At Thursday’s White House press briefing, Murthy blamed misinformation for the slowing pace of vaccinations.
“It’s one of several reasons why people are not getting vaccinated, but it’s a very important one, because what we know from polls … is that two-thirds of people who are not vaccinate either believe common myths about the Covid-19 vaccine or think some of those myths might be true,” Murthy said.
Asked whether he believed public figures and companies that are helping spread misinformation should be held accountable, Murthy suggested that everyone, but especially those with large platforms, shares accountability.
“All of us have to ask how we can be more accountable and responsible for the information that we share,” he said, adding that those with larger platforms “bear a greater responsibility to think about that.”
White House press secretary Jen Psaki singled out Facebook as needing to do more to combat Covid-19 vaccine misinformation on its platform. Meetings between the Biden administration and Facebook in recent weeks have been “tense,” a source familiar with the conversations told CNN.
Psaki said Facebook in particular needs to move faster.
“Facebook needs to move more quickly to remove violative posts. Posts that will be within their policies’ removal often remain up for days. That’s too long. The information spreads too quickly,” she said at Thursday’s press briefing..
The source said Biden officials who had taken concerns about vaccine misinformation to Facebook had concluded that the company were either not “taking this very seriously, or they are hiding something,” due to what they view as Facebook’s unwillingness to tackle vaccine misinformation.
A Facebook spokesperson did not directly respond to the source’s characterization of the company’s efforts but told CNN that Facebook is working to tackle Covid-19 misinformation and has launched initiatives like a vaccine appointment tool.
Psaki called for Facebook to make more information publi about who, and how many people, are seeing and interacting with misinformation about Covid-19. The source said Facebook had given the White House some nonpublic information on the reach of posts about Covid-19 on its platform but needed to share more. The source also described administration officials’ frustration with what they view as Facebook’s failures to uphold its own policies on vaccine misinformation — the company often does not act fast enough or is inconsistent in its policing of violating content, the officials complain.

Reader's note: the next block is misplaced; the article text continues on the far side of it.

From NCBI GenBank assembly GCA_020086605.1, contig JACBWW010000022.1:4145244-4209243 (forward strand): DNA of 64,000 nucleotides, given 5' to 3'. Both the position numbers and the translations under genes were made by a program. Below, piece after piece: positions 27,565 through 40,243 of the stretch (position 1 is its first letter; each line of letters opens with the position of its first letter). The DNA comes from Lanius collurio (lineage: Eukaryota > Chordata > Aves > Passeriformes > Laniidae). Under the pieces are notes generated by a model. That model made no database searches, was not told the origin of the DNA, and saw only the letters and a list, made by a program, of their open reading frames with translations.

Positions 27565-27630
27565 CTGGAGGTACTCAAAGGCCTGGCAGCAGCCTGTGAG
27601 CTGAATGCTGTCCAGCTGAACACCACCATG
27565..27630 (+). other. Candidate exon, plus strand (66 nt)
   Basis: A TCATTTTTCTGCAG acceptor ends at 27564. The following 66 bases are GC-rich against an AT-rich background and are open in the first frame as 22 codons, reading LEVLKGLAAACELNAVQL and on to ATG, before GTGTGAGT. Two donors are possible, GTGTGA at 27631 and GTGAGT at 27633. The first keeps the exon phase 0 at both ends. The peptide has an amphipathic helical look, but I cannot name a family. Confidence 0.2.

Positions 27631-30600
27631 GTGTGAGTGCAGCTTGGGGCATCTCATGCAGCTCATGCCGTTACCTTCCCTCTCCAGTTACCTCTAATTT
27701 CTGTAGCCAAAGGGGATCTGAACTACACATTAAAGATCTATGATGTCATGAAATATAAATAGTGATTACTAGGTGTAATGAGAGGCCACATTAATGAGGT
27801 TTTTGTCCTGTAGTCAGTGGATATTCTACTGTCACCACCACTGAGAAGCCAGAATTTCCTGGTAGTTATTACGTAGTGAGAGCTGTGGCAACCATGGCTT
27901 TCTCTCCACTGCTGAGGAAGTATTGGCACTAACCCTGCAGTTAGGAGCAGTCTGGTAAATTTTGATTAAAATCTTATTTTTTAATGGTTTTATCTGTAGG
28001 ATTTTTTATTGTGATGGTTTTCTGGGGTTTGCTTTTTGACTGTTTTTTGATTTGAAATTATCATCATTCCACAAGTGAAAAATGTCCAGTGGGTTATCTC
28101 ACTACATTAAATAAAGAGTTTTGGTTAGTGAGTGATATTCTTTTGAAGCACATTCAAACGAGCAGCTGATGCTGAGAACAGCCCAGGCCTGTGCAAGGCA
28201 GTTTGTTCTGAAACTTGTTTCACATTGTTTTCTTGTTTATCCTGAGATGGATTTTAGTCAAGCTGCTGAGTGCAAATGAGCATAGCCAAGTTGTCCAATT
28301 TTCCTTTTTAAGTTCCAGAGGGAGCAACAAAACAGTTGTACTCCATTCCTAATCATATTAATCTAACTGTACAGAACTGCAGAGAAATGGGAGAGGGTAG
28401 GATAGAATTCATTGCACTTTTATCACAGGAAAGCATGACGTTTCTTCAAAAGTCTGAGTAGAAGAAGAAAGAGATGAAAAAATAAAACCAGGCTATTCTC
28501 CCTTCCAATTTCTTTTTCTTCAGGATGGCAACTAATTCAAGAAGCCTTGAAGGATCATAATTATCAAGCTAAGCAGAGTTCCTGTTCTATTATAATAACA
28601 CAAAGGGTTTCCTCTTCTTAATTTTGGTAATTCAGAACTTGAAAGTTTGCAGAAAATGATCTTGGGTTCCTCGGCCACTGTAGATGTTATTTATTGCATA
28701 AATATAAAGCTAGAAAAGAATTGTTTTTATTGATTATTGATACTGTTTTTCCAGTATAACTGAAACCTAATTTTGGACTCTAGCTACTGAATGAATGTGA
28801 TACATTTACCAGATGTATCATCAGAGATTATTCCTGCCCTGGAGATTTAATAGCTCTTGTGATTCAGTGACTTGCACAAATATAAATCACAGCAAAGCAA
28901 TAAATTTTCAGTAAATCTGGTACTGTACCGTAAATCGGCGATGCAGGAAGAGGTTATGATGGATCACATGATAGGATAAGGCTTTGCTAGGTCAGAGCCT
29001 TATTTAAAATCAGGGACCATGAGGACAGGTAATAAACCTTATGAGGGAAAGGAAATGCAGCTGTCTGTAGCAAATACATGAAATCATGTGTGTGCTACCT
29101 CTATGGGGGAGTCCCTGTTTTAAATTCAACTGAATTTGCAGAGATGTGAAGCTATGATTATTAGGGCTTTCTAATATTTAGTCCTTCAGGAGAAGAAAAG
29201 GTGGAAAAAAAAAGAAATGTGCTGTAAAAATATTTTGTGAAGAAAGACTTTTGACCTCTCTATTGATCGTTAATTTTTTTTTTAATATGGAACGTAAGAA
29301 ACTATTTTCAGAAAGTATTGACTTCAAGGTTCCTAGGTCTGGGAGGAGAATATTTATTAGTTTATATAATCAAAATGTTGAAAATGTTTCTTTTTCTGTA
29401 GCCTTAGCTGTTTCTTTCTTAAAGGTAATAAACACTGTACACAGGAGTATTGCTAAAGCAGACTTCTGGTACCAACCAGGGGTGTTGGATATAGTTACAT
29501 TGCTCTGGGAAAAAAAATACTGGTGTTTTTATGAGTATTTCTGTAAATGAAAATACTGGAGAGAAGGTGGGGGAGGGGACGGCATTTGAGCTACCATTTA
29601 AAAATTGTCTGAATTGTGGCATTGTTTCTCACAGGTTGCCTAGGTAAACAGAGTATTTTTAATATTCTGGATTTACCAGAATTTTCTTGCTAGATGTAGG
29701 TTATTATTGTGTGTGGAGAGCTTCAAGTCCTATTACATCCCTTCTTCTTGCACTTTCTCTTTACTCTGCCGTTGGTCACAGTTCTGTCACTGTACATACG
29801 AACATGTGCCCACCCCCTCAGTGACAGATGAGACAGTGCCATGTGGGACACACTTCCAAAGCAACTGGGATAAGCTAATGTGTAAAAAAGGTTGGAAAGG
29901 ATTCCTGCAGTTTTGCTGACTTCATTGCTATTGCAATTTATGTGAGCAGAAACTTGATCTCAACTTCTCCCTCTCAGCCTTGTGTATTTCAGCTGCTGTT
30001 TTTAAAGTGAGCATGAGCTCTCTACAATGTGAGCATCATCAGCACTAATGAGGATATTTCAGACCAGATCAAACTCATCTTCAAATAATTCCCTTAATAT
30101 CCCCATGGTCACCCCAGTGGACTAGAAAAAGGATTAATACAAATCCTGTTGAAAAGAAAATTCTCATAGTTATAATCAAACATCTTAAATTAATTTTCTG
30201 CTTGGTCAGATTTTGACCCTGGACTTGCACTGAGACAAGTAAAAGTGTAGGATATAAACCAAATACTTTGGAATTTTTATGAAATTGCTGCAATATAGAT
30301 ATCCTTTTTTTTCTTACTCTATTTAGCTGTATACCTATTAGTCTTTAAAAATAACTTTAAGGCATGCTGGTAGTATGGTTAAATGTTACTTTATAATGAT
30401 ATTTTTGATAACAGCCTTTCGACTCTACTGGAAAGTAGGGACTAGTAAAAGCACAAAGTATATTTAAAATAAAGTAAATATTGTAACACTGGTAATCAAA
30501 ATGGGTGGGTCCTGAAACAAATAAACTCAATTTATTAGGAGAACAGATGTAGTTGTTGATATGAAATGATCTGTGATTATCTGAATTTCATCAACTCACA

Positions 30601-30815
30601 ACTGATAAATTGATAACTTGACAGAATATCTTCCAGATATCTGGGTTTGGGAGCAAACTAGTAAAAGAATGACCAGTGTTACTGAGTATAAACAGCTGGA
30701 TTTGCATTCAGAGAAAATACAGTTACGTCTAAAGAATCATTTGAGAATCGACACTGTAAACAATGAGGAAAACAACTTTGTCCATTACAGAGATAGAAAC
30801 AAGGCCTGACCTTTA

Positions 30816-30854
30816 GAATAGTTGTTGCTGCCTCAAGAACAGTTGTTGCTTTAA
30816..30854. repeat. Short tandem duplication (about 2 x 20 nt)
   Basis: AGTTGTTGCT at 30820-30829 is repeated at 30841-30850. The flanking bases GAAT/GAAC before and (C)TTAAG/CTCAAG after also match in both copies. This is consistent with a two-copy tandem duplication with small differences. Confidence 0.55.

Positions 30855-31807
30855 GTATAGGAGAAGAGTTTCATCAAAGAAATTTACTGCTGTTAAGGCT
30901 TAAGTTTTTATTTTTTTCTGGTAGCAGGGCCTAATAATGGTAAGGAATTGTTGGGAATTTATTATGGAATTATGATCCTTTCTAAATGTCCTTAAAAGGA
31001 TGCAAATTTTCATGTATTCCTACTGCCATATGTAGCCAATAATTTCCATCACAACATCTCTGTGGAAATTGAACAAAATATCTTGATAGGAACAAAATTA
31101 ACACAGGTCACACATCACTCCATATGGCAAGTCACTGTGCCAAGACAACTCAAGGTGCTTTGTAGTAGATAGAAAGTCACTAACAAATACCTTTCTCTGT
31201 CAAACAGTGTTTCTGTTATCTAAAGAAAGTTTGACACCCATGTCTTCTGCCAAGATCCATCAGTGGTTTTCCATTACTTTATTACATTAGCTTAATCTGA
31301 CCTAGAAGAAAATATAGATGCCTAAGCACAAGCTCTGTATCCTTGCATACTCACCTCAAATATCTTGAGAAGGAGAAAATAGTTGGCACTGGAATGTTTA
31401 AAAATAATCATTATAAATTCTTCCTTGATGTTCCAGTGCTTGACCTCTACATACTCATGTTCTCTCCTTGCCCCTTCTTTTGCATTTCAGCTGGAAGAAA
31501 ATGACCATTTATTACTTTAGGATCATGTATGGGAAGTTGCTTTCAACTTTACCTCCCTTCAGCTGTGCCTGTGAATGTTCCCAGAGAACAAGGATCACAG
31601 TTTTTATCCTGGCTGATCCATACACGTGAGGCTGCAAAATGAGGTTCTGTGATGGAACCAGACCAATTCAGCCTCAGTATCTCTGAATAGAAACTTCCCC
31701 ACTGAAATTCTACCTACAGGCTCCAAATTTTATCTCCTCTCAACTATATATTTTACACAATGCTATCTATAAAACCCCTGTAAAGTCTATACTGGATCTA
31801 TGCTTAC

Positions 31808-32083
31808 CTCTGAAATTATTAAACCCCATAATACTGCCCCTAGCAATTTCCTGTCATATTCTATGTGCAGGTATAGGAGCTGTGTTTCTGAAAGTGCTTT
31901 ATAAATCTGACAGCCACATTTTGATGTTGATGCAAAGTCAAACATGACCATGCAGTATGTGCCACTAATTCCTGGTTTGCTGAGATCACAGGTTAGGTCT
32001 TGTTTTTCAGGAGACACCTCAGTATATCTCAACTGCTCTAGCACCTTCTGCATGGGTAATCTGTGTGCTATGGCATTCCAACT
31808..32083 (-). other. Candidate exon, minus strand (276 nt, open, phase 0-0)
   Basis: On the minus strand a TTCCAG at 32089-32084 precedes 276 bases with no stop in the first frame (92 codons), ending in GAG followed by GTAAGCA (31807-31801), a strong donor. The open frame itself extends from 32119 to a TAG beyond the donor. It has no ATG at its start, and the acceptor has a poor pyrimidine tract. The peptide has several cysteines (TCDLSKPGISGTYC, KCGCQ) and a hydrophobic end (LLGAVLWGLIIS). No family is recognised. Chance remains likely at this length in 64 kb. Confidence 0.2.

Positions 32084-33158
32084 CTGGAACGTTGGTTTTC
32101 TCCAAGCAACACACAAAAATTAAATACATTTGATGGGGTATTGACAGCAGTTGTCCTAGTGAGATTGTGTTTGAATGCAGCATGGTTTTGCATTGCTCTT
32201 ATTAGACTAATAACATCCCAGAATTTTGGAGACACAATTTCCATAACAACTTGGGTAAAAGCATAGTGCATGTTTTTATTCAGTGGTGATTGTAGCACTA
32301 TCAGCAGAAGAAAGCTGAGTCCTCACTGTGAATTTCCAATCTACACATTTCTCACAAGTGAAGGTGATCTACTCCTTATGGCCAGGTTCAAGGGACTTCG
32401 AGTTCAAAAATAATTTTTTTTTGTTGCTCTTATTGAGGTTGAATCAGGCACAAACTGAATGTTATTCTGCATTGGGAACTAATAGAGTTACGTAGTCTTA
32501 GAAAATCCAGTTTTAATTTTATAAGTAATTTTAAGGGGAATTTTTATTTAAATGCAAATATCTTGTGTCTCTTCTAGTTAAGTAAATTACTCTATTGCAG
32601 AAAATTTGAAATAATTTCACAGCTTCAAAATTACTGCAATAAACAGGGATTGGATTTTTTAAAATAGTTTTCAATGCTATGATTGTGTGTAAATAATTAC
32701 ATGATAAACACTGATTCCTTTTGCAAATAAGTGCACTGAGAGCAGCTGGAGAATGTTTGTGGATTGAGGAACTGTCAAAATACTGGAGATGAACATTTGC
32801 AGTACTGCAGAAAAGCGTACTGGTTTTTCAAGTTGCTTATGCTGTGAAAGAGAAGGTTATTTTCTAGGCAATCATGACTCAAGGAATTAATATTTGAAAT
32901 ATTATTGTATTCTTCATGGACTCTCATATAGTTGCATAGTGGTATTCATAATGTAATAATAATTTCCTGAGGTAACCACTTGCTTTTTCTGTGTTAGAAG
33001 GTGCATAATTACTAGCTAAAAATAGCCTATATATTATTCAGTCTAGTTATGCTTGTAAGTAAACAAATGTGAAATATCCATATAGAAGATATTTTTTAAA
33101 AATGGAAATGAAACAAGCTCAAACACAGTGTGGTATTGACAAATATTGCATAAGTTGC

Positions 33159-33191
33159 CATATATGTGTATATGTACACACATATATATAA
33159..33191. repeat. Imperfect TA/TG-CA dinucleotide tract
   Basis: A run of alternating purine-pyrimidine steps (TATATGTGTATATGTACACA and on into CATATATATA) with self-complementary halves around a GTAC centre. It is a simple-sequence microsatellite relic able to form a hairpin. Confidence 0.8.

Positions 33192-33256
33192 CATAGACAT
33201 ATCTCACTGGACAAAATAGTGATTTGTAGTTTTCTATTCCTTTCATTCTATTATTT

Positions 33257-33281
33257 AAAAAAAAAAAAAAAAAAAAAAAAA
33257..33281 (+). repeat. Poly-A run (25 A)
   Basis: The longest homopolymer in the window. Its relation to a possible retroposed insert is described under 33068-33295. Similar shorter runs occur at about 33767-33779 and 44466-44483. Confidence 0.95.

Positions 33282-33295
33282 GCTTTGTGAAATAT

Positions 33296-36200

The source pointed to how Robert F. Kennedy Jr., a prominent figure in the anti-vaccine community, had been banned from Instagram, which is owned by Facebook, but not from Facebook itself.
The Facebook spokesperson told CNN, “We don’t automatically disable accounts across our apps, because the accounts may post about different things on our different services.”
The source added the White House had focused particularly on Facebook, rather than other platforms like Twitter and YouTube, because of the “size and scale” of Facebook’s impact.
In his memo, Murthy said that misinformation “has also led to harassment of and violence against public health workers, health professionals, airline staff, and other frontline workers tasked with communicating evolving public health measures.”
Murthy noted there is a historical context to his warning, referencing how false beliefs that the measles, mumps and rubella vaccine caused autism caused vaccine levels to drop and the denial that HIV causes AIDS reduced access to treatment in the past. He also highlights how the “rapidly changing information environment” — social media platforms and new publications — has made it easier for misinformation to spread, citing a study that false news stories “were 70 percent more likely to be shared on social media than true stories.”
The advisory lays out recommendations for families, health professionals, researchers, educators, media, funders, government and technology platforms, and urges individuals to take responsibility to limit the spread of misinformation.
“Before posting or sharing an item on social media, for example, we can take a moment to verify whether the information is accurate and whether the original source is trustworthy,” it reads. “If we’re not sure, we can choose not to share.”
The divide between vaccinated and unvaccinated has begun to break along political lines, with Democratic-leaning areas ahead of Republican ones in vaccination rates. Officials attribute part of the reason for the discrepancies to messages repeated in conservative media that question why people need the vaccine and that President Joe Biden’s attempts to get the country vaccinated amount to government overreach.
“Millions of people don’t have access to accurate information right now, because on social media platforms and other tech platforms we’re seeing the rampant spread of misinformation, and it’s costing people their lives,” Murthy told CNN’s Jake Tapper in an interview on “The Lead.”
CNN’s Chandelis Duster contributed to this report.